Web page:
A Gertrude F. Macaulay of Montreal was listed as a member in Journal of the American Society for Psychical Research (Vol. 12, 1918).

A Gertrude F. Macaulay, presumably the same woman, wrote an article called "The Source of Inspiration" in The Editor (May 25, 1918, pp. 345+), quoting from F.H.W. Myers' Human Personality and Its Survival after Bodily Death (1903). Frederick William Henry Myers (1843-1901) was the founder of the Society for Psychical Research in 1882.

June 23, 1923: A wedding announcement from the Vancouver Daily World (June 23, 1923, p. 9): "Sutton-Macaulay--Relative[s] of Miss Gertrude F. Macaulay here and in New Westminster have received the news of her marriage in Montreal to Mr. Cecil Arthur Sutton, of [illegible], England. The bride, given in marriage by her father, Mr. T.B. Macaulay, wore a French robe of ivory tinted ninon stamped with a design in velvet, enriched by a court train of net embroidered in silver, the draperies, like the veil, caught with knots [?] of orange blossom. Lilies of the valley and Ophelia roses [?] composed the bouquet she carried. There were three attendants: the bride's cousin, Miss Edith Cuslung [?], and her niece, Nancy Hale, and Kathryn Owen, of Detroit. All were dressed alike in almond green crepe sashed with black velvet and wore fillets of tulle. Mr. W. E. MacFarlane was best man. After a honeymoon in the Catskills, Mr. and Mrs. Sutton will live at 4002 Montrose Avenue, Montreal."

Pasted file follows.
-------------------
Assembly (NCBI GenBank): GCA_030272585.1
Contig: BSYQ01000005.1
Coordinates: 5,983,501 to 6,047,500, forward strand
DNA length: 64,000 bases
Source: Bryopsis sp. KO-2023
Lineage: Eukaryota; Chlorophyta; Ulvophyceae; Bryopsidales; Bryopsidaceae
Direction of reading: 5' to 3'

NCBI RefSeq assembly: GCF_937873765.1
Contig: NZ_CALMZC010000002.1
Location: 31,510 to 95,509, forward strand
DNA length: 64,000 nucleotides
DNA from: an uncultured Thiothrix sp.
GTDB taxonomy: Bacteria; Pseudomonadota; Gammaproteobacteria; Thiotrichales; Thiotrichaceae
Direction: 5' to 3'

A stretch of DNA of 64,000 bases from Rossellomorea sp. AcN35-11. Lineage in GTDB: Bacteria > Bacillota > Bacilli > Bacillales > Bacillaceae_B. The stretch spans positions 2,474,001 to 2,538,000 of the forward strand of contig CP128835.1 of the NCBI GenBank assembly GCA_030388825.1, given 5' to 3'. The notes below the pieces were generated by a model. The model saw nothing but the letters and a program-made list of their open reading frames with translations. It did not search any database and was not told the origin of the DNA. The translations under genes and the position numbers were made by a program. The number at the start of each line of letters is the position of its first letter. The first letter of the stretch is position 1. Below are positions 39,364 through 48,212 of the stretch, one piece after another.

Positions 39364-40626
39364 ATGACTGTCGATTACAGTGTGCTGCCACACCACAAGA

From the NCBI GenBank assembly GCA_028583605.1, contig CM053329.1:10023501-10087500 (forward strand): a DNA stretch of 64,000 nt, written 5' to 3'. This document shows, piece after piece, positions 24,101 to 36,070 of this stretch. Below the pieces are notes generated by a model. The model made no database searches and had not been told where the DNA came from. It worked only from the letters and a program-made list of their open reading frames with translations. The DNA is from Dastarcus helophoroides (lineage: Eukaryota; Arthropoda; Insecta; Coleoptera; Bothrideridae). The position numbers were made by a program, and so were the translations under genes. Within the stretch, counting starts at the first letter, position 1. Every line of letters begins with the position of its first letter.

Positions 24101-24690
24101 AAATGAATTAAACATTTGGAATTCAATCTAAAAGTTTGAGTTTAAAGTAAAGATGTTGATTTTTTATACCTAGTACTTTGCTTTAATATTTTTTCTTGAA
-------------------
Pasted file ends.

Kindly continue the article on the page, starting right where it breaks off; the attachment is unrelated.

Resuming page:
In an article from the Winnipeg Tribune (Jan. 31, 1930), Gertrude MacAulay Sutton was described as "a brilliant, vivid, young Canadian writer, who has in the past two years achieved literary distinction." If she was the passenger on the Orduna, she would have been, in 1930, about forty-two years old.

The FictionMags Index lists the following works by Gertrude F. Macaulay:
  • "And the Devil Laughed" in The Smart Set (short story, Jan. 1912)
  • "Sated" in The Cavalier (poem, Feb. 3, 1912)
and the following by Gertrude Macaulay Sutton:
  • "Indifference Is Filthy" in Maclean’s (short story, Jan. 1, 1930)
  • "Private Angel" in Woman’s Home Companion (short story, Feb. 1930)
  • "Mrs. Falconer’s Private Conscience" in The Canadian Magazine (short story, Nov. 1930)